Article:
The Wetlands (Conservation and Management) Rules 2016 seeks to shift the burden of protecting them from the center to the states and can lead to quite a messy affair
By Dinesh C Sharma
After remaining a mute spectator to the destruction of one of Delhi’s most important wetlands—the Yamuna floodplains—the Ministry of Environment and Forests seems to have set the stage for similar degradation of wetlands all over the country.
A new regulation Wetlands (Conservation and Management) Rules 2016 notified under the provisions of the Environment Protection Act, 1986–is ostensibly meant to conserve wetlands across the country, but an analysis of the fine print shows that the result could be the opposite. The 2016 rules will supersede the Wetlands (Conservation and Management) Rules of 2010, and will take effect after a period 60 days during which objections and suggestions can be sent.
Wetlands–natural or man-made lakes, ponds, lagoons, swamps, floodplains, mangroves, creeks, estuaries, reservoirs, marshy lands–are ecosystems located at the interface of land and water and host plant and animal biodiversity. Conservation of wetlands is critical as they perform several important ecological and economic functions–they support livelihoods, are highly productive, help in the hydrological cycle, ground water recharge, sewage treatment, flood mitigation and microclimate regulation, besides being hubs of biodiversity.
Wetlands like lakes have traditionally been an integral part of urban ecology.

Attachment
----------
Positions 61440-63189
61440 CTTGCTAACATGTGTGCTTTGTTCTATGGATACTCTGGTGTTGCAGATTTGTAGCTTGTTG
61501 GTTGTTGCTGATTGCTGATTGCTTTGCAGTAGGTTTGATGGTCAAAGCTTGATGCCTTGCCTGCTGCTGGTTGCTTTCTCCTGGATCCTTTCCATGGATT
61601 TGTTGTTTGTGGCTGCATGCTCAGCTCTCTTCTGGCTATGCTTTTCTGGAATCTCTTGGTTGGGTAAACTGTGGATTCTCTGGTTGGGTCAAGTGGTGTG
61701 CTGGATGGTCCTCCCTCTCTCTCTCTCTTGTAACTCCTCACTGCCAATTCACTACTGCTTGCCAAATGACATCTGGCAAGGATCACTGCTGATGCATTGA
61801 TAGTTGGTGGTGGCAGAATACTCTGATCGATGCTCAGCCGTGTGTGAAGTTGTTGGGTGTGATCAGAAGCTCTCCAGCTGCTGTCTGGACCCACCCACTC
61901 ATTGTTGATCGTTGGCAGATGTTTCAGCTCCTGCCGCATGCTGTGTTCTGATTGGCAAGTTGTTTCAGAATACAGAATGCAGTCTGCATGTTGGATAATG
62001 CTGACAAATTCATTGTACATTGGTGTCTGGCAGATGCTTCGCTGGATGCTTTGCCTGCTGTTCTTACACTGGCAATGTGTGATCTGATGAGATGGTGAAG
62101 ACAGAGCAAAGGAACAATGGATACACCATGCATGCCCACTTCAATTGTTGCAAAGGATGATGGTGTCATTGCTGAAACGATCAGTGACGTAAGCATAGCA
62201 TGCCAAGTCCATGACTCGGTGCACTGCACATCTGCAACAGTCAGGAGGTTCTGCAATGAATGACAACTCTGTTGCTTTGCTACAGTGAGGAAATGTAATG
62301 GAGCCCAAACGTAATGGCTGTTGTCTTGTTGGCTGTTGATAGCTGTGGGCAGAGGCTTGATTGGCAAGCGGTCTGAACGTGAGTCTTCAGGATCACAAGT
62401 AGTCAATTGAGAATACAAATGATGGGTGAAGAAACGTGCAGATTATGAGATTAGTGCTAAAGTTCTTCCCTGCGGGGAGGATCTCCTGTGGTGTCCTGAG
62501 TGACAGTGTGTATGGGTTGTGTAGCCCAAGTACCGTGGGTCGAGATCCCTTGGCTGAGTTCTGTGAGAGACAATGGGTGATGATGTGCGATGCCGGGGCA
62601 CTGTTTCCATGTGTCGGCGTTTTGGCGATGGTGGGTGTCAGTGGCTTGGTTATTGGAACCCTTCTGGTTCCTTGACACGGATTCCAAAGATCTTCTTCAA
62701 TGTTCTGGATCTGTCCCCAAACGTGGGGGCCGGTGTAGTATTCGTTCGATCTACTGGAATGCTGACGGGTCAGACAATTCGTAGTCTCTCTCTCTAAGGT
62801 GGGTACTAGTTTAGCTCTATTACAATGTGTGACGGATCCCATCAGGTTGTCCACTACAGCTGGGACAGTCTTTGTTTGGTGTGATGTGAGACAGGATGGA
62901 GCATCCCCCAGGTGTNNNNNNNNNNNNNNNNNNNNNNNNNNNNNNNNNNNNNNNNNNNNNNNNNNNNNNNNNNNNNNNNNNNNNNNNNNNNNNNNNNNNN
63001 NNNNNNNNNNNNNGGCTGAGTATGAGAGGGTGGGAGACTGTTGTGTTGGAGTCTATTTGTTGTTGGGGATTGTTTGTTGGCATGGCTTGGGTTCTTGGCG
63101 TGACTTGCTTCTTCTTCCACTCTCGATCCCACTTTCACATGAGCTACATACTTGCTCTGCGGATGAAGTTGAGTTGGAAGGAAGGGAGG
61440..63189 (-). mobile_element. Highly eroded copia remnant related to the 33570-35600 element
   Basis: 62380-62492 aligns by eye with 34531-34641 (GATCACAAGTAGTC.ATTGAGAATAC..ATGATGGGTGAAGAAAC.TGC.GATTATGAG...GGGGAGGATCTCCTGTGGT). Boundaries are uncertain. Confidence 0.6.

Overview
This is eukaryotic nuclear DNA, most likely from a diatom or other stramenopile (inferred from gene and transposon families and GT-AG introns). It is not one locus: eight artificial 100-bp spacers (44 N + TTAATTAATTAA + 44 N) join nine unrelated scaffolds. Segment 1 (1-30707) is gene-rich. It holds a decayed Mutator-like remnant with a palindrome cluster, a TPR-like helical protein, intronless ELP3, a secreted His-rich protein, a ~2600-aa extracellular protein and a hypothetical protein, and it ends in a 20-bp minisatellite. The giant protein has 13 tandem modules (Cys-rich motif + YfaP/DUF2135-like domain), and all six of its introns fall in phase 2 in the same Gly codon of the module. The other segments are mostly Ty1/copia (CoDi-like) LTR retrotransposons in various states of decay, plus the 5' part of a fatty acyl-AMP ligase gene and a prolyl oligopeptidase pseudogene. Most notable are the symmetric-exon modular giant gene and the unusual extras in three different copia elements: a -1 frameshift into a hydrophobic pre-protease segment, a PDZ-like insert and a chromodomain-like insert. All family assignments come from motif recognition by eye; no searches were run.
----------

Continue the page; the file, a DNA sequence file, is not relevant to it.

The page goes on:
According to the National Wetland Atlas, India has over 2,00,000 wetlands greater than 2.5 hectares and 5,50,000 wetlands less than 2.5 hectares. The total wetlands area in India is over 15 million hectares, accounting for about 4.7 percent of the total geographic area of the country.
An international agreement, Ramsar Convention on Wetlands, is in force to conserve some of the great wetland sites. India has 26 Ramsar sites. Yet, we find that wetlands are fast disappearing in India. They are being encroached upon by construction, houses and roads.
The result of such destruction has been devastating as seen in the floods in Chennai and Srinagar in recent years. The Wular Lake in Kashmir—which could have acted as a sponge to prevent the flooding of Kashmir, is now just 2,500 hectares compared to its original size of over 20,000 hectares. Bengaluru and Hyderabad too are witnessing fast depletion in the number of lakes and water bodies. The East Kolkata Wetlands system is under attack from real estate developers.
OVER TO STATES
Therefore, the objective of any regulation should be to conserve and protect wetlands. Under the Wetlands Rules of 2010, the primary responsibility of wetland conservation rested with the Central Wetlands Regulatory Authority chaired by the environment secretary. Among other duties, the authority was supposed to grant clearances for “regulated activities” in wetlands and issue directions to state governments for their “conservation, preservation and wise use”. The 2016 rules do away with the Central Regulatory Authority altogether. Instead, every state will have a state-level “Wetlands Authority” (the word “regulation” has been removed) headed by the respective chief minister or state environment minister with half-a-dozen secretaries as members.